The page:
Climbers Return to Base Camp
May 25, 1997 by Liesl Clark
You know it's an auspicious day when you awake to four inches of snow and it's
May 25th. Okay, so we're in the Himalayas and it IS the beginning of the
monsoon. All of our climbers are off the mountain and back at Base Camp,
celebrating a successful season on the highest mountain on Earth. Even Hugo,
the Mexican climber who spent a night out, alone, above 28,000 feet is safely
back at Base Camp.
But miracles here are inevitably followed by tragedy, and this mountain will
continue to take its toll on the strongest of climbers. Today, a Sherpa fell
in a crevasse in the Icefall on his final trip down to Base Camp. A large
rescue effort was launched and he was pulled out alive, with a broken arm, a
severe head injury, and possible internal bleeding. A helicopter will lift him
off the Khumbu Glacier later today, if weather permits.
Celebrations here are always hampered by the grim reality of the accidents,
deaths and near losses of those that are close to us. Everest, in its
ever-demanding way, reminds us constantly that this is not a place to stay
long. Soon after climbers David Breashears, Pete Athans, Jangbu Sherpa, Ed
Viesturs and Dave Carter returned to Camp IV after their successful summit
attempt, our own near-tragedy began to unfold.
Just at the moment when we thought all of our worries were over, Dave Carter's
toughest moments in his life were about to begin. A two day round-the-clock
vigil of climbers and Base Camp doctors who were communicating with Dave and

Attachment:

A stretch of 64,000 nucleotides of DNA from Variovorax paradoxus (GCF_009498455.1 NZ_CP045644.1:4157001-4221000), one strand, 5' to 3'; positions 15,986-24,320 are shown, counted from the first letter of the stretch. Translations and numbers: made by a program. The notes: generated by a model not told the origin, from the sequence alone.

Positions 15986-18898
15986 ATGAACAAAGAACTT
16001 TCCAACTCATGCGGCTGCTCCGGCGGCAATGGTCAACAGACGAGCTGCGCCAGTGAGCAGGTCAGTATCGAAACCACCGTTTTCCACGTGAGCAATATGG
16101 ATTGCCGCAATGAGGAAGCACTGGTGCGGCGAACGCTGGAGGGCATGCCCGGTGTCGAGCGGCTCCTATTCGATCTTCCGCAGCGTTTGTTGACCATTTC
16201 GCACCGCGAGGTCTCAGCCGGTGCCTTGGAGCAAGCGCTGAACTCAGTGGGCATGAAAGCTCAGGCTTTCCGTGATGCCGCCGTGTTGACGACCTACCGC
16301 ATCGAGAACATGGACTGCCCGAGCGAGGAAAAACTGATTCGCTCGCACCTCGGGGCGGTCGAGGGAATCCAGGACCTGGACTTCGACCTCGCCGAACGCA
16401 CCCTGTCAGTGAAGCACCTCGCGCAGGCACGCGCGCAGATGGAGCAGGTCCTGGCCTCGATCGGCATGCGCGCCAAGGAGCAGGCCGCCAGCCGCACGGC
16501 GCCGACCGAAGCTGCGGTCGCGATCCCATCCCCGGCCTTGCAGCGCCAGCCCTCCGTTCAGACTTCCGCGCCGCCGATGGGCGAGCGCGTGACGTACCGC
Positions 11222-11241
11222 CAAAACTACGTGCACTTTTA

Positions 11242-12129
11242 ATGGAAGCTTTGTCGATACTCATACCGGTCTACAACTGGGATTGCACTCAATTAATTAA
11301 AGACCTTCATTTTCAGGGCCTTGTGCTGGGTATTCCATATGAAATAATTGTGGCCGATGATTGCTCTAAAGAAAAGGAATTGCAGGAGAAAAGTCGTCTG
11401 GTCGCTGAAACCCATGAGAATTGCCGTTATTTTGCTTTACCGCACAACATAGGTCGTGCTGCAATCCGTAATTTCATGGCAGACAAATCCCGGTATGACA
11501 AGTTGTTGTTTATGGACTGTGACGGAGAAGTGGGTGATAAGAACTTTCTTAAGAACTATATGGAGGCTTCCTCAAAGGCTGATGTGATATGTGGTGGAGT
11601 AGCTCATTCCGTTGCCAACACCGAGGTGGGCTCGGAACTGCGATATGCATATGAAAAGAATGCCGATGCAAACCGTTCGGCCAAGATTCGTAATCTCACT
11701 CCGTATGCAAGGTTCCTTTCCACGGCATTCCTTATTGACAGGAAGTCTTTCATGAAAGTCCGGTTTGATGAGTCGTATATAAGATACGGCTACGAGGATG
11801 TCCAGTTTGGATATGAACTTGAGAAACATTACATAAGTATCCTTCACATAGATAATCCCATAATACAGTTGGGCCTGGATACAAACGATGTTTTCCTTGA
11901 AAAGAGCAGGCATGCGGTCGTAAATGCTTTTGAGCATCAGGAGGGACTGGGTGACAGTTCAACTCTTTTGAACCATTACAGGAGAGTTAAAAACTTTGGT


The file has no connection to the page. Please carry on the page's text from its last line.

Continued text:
Ed by radio as they slowly progressed down the mountain, was the smallest part
of what took place. Dave had an airway blockage that occurred several times,
completely obstructing his airway passage, leaving him unable to breathe. A
simple upper respiratory infection that Dave had acquired at Base Camp was
compounded by the effects of climbing in extreme altitudes: malnurition,
dehydration, sleeplessness, and his immune system was gravely impaired. "I
wasn't sure I was going to make it," confesses Dave, who is now safely down at
Base Camp and should be able to walk out. "I haven't even thought once about
making the summit, it's just not what is important to me anymore. Being here,
being in the mountains and climbing is something I love and will always do.
But it will take a long time before it sinks in that I summited Everest." For
Carter, as for all of us who seem to keep coming to altitudes where no human
populations can thrive, we all ultimately have to come back down.
Watch the NOVA documentary detailing this story of humans at high altitude,
scheduled for broadcast next winter. Check the TV Schedule in September
for an exact broadcast date.
And log on here for the complete account of our climbers' journey into the
Death Zone and back, available online beginning Wednesday, May 28.